Friday, February 1, 2019

Sundance with Abe: The Tomorrow Man

I’m thrilled to be attending and covering the Sundance Film Festival in Park City, Utah for the sixth time. I’m seeing as many movies as I can each day and will post reviews of each as I can.

The Tomorrow Man
Directed by Noble Jones

It’s never too early to start planning for what comes next. Many people put aside money as they approach the next stage of life, be it marriage, children, retirement, or even death. Forgoing certain luxuries to better save for expenses down the road is common, and, if everything works out, it pays off in a big way, leading to comfort and sustainability as time goes on. Preparing for the unexpected is also key, though some take it much further to stock up and get ready for an apocalyptic event they’re sure is coming where only the truly strong will survive.

Ed Hemsler (John Lithgow) goes to the supermarket each day, paying for his groceries with a check, and returns home to correspond with his fellow conspiracy theorists about the impending crisis that only he and they are certain is eventually coming. Struggling to maintain a relationship with his son (Derek Cecil) which goes awry anytime he launches into one of his tirades about preparedness for the inevitable, Ed meets Ronnie (Blythe Danner) and begins to see a future together for them. As he opens up about his very distinct and paranoid worldview, Ronnie finds herself surprisingly pleased with this potential new partner.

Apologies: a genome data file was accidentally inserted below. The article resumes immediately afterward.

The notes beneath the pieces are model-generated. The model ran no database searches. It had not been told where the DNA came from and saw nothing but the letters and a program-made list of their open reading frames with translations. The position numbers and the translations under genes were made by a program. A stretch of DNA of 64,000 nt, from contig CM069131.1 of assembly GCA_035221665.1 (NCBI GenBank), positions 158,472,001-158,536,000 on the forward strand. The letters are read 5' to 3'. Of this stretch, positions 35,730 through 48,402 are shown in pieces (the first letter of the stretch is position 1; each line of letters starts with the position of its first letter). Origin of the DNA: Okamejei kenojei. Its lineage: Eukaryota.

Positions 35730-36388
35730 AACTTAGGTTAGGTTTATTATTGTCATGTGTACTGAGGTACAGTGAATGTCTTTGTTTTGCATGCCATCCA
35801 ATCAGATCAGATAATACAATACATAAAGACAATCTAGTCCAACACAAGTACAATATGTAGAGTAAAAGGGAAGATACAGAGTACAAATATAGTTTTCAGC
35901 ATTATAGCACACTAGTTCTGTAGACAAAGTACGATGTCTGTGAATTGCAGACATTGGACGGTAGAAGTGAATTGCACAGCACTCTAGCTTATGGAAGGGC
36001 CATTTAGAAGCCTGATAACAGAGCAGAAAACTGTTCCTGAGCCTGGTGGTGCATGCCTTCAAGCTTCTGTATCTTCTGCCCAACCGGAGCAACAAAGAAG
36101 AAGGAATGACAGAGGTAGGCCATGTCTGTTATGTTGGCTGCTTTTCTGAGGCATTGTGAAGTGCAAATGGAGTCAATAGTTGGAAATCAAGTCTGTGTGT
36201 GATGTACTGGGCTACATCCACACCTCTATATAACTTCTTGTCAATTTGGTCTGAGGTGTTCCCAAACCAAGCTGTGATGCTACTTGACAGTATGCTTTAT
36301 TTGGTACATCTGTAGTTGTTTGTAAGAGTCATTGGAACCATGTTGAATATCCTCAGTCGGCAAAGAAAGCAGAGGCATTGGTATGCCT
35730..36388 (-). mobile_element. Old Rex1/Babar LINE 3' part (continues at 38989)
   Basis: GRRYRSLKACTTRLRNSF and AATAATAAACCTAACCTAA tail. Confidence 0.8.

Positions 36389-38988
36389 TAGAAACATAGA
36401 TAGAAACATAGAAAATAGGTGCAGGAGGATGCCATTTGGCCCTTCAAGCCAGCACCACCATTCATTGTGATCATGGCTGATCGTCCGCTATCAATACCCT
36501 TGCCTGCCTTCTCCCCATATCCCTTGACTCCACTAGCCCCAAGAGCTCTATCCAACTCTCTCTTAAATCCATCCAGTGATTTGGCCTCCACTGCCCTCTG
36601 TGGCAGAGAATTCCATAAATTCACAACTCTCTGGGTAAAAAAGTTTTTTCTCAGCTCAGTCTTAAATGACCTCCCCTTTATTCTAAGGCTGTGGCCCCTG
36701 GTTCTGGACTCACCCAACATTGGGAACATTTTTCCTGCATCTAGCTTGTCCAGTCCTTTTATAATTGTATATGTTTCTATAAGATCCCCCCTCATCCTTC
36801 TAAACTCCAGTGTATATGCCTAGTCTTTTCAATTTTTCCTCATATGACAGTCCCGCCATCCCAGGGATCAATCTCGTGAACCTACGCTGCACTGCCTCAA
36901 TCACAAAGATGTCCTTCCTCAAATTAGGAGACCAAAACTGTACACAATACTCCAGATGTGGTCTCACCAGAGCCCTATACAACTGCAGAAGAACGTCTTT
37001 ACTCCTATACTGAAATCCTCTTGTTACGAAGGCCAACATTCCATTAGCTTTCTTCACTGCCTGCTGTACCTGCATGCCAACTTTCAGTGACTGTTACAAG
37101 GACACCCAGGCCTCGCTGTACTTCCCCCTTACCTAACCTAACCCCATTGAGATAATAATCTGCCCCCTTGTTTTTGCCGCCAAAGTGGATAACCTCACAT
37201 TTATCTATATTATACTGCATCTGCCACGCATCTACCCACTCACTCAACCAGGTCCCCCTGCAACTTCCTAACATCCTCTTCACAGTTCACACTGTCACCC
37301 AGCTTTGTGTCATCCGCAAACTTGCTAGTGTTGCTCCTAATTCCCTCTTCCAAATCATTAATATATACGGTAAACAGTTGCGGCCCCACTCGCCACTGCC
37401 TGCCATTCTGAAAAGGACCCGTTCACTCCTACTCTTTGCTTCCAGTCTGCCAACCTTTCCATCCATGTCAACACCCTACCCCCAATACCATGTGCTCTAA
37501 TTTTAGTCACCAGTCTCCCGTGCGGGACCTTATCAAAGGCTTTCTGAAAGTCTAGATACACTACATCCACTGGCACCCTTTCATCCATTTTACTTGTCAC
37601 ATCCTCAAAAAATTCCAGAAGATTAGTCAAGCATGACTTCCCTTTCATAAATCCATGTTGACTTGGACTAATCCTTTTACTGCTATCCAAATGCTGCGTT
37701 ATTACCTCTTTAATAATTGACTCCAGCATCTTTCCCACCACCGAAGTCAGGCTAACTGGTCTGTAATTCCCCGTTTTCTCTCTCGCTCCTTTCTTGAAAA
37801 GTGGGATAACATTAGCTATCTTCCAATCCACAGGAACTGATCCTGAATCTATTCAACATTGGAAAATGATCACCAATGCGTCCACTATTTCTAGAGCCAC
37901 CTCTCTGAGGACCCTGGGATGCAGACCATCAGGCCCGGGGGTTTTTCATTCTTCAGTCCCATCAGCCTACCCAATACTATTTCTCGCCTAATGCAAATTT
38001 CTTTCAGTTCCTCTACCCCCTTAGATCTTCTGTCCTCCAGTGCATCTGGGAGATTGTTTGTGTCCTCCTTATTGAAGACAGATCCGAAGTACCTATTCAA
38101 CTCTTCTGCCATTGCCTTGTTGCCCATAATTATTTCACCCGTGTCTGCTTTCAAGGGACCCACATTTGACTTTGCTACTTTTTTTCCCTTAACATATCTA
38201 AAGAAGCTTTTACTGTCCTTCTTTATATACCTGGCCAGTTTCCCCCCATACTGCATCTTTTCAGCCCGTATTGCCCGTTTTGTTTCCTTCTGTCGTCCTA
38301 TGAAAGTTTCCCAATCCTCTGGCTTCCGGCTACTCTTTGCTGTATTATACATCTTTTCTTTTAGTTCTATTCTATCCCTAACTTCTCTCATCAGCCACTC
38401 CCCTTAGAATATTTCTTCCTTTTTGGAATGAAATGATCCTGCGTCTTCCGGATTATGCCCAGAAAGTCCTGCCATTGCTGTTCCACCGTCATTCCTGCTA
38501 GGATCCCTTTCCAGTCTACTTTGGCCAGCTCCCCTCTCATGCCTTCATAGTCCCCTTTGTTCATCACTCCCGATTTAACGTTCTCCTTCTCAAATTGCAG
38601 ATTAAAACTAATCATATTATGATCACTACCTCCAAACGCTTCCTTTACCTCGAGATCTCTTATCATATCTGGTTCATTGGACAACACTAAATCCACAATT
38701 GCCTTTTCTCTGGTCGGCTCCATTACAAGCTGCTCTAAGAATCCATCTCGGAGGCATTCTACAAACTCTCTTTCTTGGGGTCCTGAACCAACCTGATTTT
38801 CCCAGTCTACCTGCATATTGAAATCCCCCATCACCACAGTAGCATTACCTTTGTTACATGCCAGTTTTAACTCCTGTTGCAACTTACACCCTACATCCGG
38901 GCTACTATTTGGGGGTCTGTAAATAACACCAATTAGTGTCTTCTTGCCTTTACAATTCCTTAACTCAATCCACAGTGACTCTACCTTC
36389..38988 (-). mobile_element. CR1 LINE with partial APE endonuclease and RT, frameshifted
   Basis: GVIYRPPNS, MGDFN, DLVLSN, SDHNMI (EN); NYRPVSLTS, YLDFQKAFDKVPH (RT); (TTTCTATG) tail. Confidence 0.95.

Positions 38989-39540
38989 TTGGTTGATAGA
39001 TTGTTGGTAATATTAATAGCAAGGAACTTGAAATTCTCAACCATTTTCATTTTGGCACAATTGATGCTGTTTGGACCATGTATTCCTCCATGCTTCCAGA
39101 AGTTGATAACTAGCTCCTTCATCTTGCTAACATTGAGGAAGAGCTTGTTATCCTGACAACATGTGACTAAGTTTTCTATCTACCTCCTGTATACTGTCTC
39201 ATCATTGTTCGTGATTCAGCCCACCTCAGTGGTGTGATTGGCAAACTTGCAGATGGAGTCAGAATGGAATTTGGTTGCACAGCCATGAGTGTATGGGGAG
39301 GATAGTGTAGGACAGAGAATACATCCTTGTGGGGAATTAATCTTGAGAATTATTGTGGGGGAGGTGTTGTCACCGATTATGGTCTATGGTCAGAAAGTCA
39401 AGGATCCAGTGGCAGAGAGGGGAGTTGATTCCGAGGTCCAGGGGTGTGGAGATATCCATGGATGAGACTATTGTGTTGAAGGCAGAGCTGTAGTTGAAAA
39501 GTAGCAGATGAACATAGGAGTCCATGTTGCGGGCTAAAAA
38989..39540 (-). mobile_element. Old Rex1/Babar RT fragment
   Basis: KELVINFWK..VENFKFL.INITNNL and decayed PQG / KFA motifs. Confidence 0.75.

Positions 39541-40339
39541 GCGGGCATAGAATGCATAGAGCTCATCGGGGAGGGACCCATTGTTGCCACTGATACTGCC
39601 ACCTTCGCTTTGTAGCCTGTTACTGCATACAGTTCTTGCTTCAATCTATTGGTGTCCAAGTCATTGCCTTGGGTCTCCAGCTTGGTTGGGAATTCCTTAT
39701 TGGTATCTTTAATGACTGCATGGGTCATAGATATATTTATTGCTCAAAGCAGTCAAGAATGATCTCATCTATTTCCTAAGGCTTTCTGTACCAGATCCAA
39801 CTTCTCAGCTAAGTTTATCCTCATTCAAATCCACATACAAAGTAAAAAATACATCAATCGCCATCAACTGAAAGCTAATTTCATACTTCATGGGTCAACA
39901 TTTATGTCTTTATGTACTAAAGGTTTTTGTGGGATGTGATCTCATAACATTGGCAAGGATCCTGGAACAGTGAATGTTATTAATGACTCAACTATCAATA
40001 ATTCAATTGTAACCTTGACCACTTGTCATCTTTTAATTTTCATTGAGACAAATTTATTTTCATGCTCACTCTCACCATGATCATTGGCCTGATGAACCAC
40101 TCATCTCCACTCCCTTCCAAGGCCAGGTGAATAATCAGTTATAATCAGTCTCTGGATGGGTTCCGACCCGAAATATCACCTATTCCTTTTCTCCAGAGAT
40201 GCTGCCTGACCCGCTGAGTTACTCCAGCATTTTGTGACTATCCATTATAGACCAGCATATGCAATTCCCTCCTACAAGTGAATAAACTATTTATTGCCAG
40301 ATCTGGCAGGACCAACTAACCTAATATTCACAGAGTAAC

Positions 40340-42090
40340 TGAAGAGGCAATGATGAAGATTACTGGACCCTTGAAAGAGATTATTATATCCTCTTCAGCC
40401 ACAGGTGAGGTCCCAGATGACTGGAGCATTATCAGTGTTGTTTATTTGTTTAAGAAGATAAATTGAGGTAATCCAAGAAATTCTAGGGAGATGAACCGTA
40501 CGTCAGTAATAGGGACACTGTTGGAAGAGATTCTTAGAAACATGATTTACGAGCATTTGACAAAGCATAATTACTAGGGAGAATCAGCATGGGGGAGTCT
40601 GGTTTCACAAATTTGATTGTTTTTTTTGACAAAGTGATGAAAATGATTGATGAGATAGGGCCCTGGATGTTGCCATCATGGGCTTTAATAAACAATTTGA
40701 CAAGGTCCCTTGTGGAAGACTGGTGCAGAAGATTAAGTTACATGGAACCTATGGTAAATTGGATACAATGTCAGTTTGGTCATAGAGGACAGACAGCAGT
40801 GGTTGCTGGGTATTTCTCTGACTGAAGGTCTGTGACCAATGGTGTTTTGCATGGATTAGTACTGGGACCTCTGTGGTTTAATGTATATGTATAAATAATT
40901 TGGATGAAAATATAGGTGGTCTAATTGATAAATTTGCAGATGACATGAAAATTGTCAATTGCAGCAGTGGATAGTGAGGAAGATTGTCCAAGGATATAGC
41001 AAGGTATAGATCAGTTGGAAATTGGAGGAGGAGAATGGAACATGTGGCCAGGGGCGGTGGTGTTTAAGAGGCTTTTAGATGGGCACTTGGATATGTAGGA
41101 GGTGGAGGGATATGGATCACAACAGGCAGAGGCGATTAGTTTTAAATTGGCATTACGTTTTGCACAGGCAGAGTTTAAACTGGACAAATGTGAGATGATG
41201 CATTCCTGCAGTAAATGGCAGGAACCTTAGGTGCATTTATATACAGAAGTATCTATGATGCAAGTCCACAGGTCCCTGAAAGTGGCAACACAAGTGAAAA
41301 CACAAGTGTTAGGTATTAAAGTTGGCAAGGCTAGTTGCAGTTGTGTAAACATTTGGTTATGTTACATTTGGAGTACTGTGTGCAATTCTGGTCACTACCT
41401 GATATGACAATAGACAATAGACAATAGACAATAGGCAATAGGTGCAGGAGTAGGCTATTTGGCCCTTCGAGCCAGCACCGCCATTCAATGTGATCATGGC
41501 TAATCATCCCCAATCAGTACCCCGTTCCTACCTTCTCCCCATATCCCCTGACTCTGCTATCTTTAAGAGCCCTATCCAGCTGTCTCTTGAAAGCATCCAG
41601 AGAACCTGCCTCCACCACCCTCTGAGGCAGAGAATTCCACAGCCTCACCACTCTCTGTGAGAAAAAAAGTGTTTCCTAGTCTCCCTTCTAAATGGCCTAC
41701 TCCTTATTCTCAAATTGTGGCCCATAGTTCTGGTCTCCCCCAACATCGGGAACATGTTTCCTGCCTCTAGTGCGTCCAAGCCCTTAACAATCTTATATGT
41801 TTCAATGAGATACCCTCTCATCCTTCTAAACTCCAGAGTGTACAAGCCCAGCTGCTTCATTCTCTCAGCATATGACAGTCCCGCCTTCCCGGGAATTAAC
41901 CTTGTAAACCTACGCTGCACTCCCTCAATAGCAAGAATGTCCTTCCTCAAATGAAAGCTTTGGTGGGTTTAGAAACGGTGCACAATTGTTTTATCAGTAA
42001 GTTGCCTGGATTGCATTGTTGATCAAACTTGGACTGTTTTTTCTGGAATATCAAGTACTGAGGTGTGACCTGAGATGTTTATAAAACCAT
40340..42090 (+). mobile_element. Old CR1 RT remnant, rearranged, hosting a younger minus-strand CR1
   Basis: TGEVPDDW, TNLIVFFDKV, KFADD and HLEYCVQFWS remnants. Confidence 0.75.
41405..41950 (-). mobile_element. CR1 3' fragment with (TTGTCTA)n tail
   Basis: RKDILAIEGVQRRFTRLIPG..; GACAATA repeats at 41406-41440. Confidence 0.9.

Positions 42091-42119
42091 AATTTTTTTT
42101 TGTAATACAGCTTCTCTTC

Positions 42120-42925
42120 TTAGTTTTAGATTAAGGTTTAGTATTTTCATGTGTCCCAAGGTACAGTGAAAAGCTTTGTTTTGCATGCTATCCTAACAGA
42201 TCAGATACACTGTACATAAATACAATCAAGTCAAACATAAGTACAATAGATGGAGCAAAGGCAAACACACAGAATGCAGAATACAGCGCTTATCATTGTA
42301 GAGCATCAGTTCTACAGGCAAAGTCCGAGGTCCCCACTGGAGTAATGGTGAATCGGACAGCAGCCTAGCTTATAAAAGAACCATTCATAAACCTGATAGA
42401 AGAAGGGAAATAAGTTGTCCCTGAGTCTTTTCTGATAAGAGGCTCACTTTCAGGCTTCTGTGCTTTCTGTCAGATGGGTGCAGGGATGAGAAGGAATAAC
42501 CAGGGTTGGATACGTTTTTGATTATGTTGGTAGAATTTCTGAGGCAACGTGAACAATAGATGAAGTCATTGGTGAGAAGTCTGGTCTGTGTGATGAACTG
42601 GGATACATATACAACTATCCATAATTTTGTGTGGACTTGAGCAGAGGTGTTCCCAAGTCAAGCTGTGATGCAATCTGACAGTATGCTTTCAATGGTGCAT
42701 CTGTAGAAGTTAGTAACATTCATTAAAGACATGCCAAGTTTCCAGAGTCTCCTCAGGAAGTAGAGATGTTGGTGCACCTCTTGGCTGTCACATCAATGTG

It’s rare to see a romantic comedy starring two actors in their seventies, but that’s exactly what Noble Jones’ feature directorial debut is, a wonderful transition following an extensive background in music videos and other film crew work. What Ed and Ronnie encounter isn’t about getting older but about determining what to do with the time that they have left. Ed spots Ronnie paying with cash in line of front of him and his curiosity is immediately piqued, and a sweet relationship ensues full of endearing moments and very human obstacles along the way.

Lithgow, who also has a minor role in another Sundance film this year, “Late Night,” gives a terrific lead performance as Ed, who is so dedicated to self-preservation and ultra-readiness that he’s unable to see how people around him function. Danner, also great, is reserved but far more reactive, taken by Ed but bewildered by his aggressive energy. This film is a humorous version of “Take Shelter” with a cast of a different generation, smartly weaving comedy and heart into a lovely and highly entertaining picture of two people who might just be right for each other.


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